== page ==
You can try potentially more effective eating habits before a game, such as Terrence Ross’ avoidance of junk food. “Most of the time they don’t give me energy for the next day,” he told us. “I eat some pasta, something light, something that will sustain me through the game. I had one today, as usual, that’s what I eat before games. With chicken [or] scallops.”
A high-carb meal with some easy proteins comes most recommended, topped with healthy fats that will keep your energy levels soaring. Unhealthy fats and sugars only bog you down. You won’t see Celtics power forward Jeff Green, who also prefers pasta, hanging around fast food, either. “Fried, anything fried, stay away from it,” he says.
2. The PB&J ritual seems to have originated from Kevin Garnett. Now that it’s cemented in the team’s psyche, players reportedly get very heated on what flavour’s better: grape or strawberry. Oh, the problems of the rich and famous.
Seeing (and hearing) is believing
As we were talking to Green about the importance of a pre-game workout, he told us his ideal routine involves visualizing and practising game-winning moves. “I just try to do things that’s similar to the offence, things that I can see myself doing on the floor,” he says.
Visualization is an important ritual for basketball players, who often tie it to ritual acts. In a 1983 edition of the Journal of Sport Psychology, a study showed that basketball players who mentally rehearsed their free throws experienced a dramatic boost to their scoring average (remember Jason Kidd’s kiss?). Phil Jackson, formerly one of the best coaches in the game, was also a huge believer. In Sporting the Right Attitude, he writes that visualization can reduce doubt, decrease nervousness, increase energy, promote relaxation, improve sprints and overall increase performance. Not bad for what amounts to good vibes.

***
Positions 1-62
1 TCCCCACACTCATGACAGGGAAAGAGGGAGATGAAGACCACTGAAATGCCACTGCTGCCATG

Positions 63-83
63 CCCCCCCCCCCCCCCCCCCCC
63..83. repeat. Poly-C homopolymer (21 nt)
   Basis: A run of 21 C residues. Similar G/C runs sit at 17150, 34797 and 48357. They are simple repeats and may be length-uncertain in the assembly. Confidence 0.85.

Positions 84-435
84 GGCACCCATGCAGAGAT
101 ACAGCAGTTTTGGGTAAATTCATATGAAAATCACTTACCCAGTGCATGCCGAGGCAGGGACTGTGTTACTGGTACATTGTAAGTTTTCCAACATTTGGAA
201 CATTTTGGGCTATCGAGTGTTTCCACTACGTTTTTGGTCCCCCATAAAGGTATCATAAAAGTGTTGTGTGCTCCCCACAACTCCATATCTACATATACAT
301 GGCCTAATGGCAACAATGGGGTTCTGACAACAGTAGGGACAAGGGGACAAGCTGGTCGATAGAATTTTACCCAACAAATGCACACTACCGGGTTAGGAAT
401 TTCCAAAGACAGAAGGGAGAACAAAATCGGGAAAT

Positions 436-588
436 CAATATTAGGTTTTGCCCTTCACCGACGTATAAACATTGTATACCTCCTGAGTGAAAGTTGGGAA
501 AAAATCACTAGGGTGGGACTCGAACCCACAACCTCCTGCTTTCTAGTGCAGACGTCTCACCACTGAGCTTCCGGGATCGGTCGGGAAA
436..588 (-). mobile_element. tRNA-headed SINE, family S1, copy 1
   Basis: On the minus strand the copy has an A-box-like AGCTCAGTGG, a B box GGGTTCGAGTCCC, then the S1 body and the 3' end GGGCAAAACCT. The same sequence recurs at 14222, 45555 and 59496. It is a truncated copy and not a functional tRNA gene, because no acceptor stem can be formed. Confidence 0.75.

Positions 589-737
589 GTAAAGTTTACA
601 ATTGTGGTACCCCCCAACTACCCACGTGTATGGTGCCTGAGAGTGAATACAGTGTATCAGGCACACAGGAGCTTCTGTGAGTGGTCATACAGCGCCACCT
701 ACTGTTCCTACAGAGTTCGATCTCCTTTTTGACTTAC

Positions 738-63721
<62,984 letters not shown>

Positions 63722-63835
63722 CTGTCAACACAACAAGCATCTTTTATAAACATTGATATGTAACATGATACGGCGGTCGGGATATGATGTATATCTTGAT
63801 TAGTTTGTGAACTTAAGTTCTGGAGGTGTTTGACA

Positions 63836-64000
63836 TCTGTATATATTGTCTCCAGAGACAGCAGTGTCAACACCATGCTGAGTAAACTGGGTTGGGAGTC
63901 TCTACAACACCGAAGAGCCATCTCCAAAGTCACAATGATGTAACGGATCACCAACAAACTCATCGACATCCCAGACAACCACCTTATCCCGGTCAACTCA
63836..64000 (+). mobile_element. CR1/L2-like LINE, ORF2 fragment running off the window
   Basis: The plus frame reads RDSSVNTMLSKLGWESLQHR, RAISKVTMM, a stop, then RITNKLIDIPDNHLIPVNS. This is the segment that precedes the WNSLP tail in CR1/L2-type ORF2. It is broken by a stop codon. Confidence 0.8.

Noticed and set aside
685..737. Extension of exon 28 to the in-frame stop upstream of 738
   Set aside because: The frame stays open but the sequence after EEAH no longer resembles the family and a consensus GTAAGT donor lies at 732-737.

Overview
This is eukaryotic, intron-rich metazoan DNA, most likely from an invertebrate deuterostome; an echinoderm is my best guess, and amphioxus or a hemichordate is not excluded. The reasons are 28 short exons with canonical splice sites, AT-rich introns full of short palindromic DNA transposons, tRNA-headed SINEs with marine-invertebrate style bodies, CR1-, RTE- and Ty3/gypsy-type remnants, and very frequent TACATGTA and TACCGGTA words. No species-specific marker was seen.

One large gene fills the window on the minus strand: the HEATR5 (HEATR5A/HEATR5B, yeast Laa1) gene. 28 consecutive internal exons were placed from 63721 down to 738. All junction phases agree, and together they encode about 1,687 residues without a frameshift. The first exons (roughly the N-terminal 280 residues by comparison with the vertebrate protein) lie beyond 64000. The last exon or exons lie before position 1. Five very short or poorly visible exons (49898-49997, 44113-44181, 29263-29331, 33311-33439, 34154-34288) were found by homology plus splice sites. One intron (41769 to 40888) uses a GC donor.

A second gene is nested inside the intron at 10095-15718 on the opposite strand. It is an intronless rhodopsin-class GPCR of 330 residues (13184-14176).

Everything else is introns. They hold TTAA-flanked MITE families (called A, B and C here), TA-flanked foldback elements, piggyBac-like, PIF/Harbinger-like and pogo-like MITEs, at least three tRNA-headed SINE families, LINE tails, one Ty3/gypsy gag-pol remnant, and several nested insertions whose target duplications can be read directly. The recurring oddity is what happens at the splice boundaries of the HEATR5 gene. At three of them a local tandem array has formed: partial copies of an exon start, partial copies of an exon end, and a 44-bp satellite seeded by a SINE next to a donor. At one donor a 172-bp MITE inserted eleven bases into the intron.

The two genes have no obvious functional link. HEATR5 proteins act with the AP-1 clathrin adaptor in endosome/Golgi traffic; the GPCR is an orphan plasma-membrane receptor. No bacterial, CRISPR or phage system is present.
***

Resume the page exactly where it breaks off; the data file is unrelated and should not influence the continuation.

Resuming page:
The best visualizations are practised in the hours just before the game during top-up training, because a ritual performed under perfect conditions during drills can teach a player’s body to call up those same feelings of success when performed during crunch time. Amir Johnson told us that he follows a routine consisting of lifting weights, performing pick-n-roll drills and making 10 baskets from hot spots before each game. You can bet that along with those 10 baskets, he performed the same sacred pre-shot ritual he’ll perform again when he gets to take two from the charity stripe. At your most relaxed, create your own simple pre-shot ritual, whether it consists of a few dribbles or rubbing the side of your face like Jeff Hornacek.
Another way to create relaxed and confident conditions on the day of a game can also include auditory input, so you can try relaxing with music like the pros do. In fact, it’s hard to picture them without their earbuds in before a game. A recurring theme we’ve witnessed is the prevalence of guys listening to Drake, apparently the NBA’s favourite rapper. Whether you’re Vander Blue or Terrence Ross, crank up Nothing Was the Same while you visualize that championship ring.
Tackling the no-sex myth
In our quest for the perfect pre-game ritual, we also sat down to see what players don’t do before game time, and that meant talking birds and bees with the ballers. While the subject drew a lot of chuckles, it is still a common myth that players abstain from sex before game day to stay aggressive and perform their best.